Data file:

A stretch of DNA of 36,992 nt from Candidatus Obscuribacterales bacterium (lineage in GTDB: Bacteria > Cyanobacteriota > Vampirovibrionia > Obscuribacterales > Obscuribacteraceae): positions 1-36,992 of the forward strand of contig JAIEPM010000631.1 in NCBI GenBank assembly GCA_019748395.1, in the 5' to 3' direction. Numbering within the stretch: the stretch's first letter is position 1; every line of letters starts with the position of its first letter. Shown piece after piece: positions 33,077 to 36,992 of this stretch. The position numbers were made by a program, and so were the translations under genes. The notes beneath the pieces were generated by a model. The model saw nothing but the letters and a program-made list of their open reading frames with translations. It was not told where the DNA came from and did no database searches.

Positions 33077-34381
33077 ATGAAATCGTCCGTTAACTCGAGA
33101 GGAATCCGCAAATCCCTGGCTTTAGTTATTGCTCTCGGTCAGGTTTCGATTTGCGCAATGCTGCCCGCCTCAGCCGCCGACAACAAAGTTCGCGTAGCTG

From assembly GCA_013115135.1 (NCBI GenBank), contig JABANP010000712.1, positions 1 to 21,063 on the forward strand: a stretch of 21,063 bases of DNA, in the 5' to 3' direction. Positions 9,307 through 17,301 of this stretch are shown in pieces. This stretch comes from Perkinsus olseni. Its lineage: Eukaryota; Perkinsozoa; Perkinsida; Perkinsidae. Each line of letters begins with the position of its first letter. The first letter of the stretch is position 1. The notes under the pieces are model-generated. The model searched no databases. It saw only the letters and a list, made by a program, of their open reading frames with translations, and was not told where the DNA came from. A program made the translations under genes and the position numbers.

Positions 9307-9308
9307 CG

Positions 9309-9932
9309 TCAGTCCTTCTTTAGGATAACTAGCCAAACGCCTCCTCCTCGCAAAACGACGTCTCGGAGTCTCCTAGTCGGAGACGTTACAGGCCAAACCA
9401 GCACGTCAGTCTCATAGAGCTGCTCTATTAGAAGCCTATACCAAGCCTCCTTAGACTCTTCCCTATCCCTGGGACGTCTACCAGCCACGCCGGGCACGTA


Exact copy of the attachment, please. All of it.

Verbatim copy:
A stretch of DNA of 36,992 nt from Candidatus Obscuribacterales bacterium (lineage in GTDB: Bacteria > Cyanobacteriota > Vampirovibrionia > Obscuribacterales > Obscuribacteraceae): positions 1-36,992 of the forward strand of contig JAIEPM010000631.1 in NCBI GenBank assembly GCA_019748395.1, in the 5' to 3' direction. Numbering within the stretch: the stretch's first letter is position 1; every line of letters starts with the position of its first letter. Shown piece after piece: positions 33,077 to 36,992 of this stretch. The position numbers were made by a program, and so were the translations under genes. The notes beneath the pieces were generated by a model. The model saw nothing but the letters and a program-made list of their open reading frames with translations. It was not told where the DNA came from and did no database searches.

Positions 33077-34381
33077 ATGAAATCGTCCGTTAACTCGAGA
33101 GGAATCCGCAAATCCCTGGCTTTAGTTATTGCTCTCGGTCAGGTTTCGATTTGCGCAATGCTGCCCGCCTCAGCCGCCGACAACAAAGTTCGCGTAGCTG

From assembly GCA_013115135.1 (NCBI GenBank), contig JABANP010000712.1, positions 1 to 21,063 on the forward strand: a stretch of 21,063 bases of DNA, in the 5' to 3' direction. Positions 9,307 through 17,301 of this stretch are shown in pieces. This stretch comes from Perkinsus olseni. Its lineage: Eukaryota; Perkinsozoa; Perkinsida; Perkinsidae. Each line of letters begins with the position of its first letter. The first letter of the stretch is position 1. The notes under the pieces are model-generated. The model searched no databases. It saw only the letters and a list, made by a program, of their open reading frames with translations, and was not told where the DNA came from. A program made the translations under genes and the position numbers.

Positions 9307-9308
9307 CG

Positions 9309-9932
9309 TCAGTCCTTCTTTAGGATAACTAGCCAAACGCCTCCTCCTCGCAAAACGACGTCTCGGAGTCTCCTAGTCGGAGACGTTACAGGCCAAACCA
9401 GCACGTCAGTCTCATAGAGCTGCTCTATTAGAAGCCTATACCAAGCCTCCTTAGACTCTTCCCTATCCCTGGGACGTCTACCAGCCACGCCGGGCACGTA